BJ Betts: The Complex Guide To Tattoo Lettering

By Nick Schonberger
Courtesy of Complex Few tattoos are as classic as “Mom” emblazoned in a banner with heart. Or, as ridiculed as a mistaken ode to a now former girlfriend.

Regardless of inspiration, letter based tattoos are  as common as they are easy to screw up.
We know you don’t want to end up on LOLtatz or a year-end “fails” list. So, Complex enlisted BJ Betts, type titan and author of several acclaimed tattoo industry lettering guides to ensure readers get it right. Follow these simple steps and you’ll be well on your way to the text-based tattoo of your dreams. Check out The Complex Guide to Tattoo Lettering...

Step 1: Look At The Artist’s Portfolio
BJ Betts says, “Looking at an artist’s portfolio is always the first step to getting a tattoo. The stuff on the wall, that is just traded flash, images that help decorate the shop. Those images won’t help you understand what the artist can do in the shop. So, first things first, check the portfolio. Do the guys even do letters? That’s important. Lettering isn’t for everyone. Do some research. Type in “tattoo lettering” into Google and see who the leaders are. Find the artist near you who loves letters. You’ll be happier that way.”

Step 2: Pick the Font that Fits the Tone You Want
BJ Betts says, “If you’re getting a portrait, you don’t want gang-banger lettering. All the shapes need to fit the whole feel of the tattoo. If you want your stomach done (for example) you might want it to look hard. You want the lettering to ‘wow’ and look a little gangster. It needs to fit the look you want to accomplish. Don’t just run and say, ‘that looks cool, let’s do it pretty’. Tattoo lettering needs to portray the feeling you want for your tattoo. The right font will do that. Additionally, don’t get carried away with ornament. If the tattoo is all frosting and no cake, you won’t have the desired effect. The lettering needs to read clearly, just like any tattoo. Again, don’t get caught up in the unnecessary. The approach to lettering is like a drawing, make sure it is clear and legible. Make sure the letters you choose have the basic structure they need for legibility.”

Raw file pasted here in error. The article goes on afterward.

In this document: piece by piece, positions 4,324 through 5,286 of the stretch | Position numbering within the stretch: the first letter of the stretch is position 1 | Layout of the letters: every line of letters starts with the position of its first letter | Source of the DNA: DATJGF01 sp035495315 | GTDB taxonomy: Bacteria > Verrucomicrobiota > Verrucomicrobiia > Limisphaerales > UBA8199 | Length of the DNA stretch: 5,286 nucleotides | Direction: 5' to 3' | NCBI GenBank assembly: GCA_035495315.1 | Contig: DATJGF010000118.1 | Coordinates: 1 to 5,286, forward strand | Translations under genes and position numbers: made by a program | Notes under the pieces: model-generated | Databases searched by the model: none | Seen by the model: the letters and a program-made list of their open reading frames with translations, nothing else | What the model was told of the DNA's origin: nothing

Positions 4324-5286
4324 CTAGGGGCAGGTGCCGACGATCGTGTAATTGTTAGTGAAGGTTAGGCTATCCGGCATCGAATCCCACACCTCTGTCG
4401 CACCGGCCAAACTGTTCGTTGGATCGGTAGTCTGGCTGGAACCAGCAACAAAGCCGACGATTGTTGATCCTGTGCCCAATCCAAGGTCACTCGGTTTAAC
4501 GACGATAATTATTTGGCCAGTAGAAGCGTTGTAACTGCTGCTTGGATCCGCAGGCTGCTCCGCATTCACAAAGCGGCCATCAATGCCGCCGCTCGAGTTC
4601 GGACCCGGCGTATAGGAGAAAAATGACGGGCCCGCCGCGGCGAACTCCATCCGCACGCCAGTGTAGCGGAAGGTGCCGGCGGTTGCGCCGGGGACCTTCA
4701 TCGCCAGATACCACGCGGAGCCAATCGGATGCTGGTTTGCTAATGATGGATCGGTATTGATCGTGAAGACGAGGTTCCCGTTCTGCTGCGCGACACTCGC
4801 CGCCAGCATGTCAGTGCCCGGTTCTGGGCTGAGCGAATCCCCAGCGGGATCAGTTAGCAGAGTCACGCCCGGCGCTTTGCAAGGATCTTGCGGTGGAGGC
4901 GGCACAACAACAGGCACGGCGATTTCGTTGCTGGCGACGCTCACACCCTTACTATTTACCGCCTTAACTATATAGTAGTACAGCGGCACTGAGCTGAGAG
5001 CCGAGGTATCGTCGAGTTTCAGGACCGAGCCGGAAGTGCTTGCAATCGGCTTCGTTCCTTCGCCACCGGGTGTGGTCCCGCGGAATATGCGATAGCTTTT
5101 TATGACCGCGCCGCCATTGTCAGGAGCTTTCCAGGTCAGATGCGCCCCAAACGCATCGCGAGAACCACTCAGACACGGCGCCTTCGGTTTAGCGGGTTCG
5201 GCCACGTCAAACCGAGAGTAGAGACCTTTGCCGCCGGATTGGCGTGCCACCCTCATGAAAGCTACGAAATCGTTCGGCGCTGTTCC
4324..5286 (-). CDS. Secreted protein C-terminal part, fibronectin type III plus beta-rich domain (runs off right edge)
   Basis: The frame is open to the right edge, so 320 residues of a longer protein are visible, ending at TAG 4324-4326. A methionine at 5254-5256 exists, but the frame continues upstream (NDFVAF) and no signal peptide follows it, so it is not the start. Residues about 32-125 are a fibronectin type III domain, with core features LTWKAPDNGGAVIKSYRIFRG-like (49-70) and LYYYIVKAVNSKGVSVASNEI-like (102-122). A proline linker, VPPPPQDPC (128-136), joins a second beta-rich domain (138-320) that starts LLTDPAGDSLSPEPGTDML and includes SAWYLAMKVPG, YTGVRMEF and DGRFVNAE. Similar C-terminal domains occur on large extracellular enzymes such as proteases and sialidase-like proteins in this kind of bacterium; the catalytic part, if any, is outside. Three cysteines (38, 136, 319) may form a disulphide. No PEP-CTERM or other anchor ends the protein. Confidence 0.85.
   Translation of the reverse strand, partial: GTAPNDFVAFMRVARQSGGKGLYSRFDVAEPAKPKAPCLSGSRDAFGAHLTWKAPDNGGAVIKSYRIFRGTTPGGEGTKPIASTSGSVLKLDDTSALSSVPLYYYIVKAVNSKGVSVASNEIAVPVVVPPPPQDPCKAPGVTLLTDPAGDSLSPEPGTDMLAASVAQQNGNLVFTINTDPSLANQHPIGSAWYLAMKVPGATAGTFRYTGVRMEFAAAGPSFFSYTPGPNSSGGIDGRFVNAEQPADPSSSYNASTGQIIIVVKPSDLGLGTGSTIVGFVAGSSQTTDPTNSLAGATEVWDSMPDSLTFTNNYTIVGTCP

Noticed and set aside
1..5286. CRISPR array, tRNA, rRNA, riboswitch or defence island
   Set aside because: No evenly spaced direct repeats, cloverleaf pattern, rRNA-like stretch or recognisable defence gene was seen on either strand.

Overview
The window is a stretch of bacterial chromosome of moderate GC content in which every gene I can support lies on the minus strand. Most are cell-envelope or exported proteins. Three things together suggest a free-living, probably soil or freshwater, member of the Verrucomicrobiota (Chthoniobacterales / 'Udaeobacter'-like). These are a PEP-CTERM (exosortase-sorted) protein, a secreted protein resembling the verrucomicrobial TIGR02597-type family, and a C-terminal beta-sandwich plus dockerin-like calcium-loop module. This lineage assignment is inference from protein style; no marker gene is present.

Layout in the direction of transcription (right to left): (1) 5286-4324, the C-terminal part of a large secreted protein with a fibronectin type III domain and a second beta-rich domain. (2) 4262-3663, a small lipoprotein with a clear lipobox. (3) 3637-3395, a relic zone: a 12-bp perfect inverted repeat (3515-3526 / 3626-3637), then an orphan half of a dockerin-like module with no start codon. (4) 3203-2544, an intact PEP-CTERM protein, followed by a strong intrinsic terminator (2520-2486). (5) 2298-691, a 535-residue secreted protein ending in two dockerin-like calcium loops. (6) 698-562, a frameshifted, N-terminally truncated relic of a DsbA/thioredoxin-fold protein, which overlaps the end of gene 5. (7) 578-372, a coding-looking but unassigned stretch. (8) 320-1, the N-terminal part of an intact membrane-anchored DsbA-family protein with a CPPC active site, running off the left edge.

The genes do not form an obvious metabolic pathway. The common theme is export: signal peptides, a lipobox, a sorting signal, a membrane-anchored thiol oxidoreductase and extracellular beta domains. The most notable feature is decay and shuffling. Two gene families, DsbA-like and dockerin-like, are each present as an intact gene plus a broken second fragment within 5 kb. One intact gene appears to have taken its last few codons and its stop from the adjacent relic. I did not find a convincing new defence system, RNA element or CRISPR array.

Step 3: Make Sure the Word Is Spelled Correctly
BJ Betts says, “All the bad lettering you see spelled wrong, that is as much the consumers fault as yours. Don’t be intimidated to make sure the word is right. ‘Only dog can judge me’ isn”t cool. Spelling your girl’s name wrong will also get you in a spot of trouble.”
Note: Tattoo above certainly not done by Mr. BJ Betts.

Step 4: Make Sure the Tattoo Fits Your Anatomy
BJ Betts says, “Like any good tattoo, tattoo letters need to fit the part of the body they will live on. Script doesn’t look going down- with stacked letters -it just won’t look cool. If you want something bold, you also want it fit. Psalm 23 in Old English the size of a dollar won’t work. That goes back to the portfolio too, what is your artist capable of and comfortable doing. Don’t get roped into the wrong thing. Hopefully, the guys at the shop are honest.” Tattoo by BJ Betts.

Step 5: Sit Patiently
BJ Betts says, “Tattoos hurt. Big or small. Be patient when getting tattooed and everything will work out. If you need a short break, don’t be afraid to ask.”
BJ Betts tattooing Aaron Lewis of Staind.

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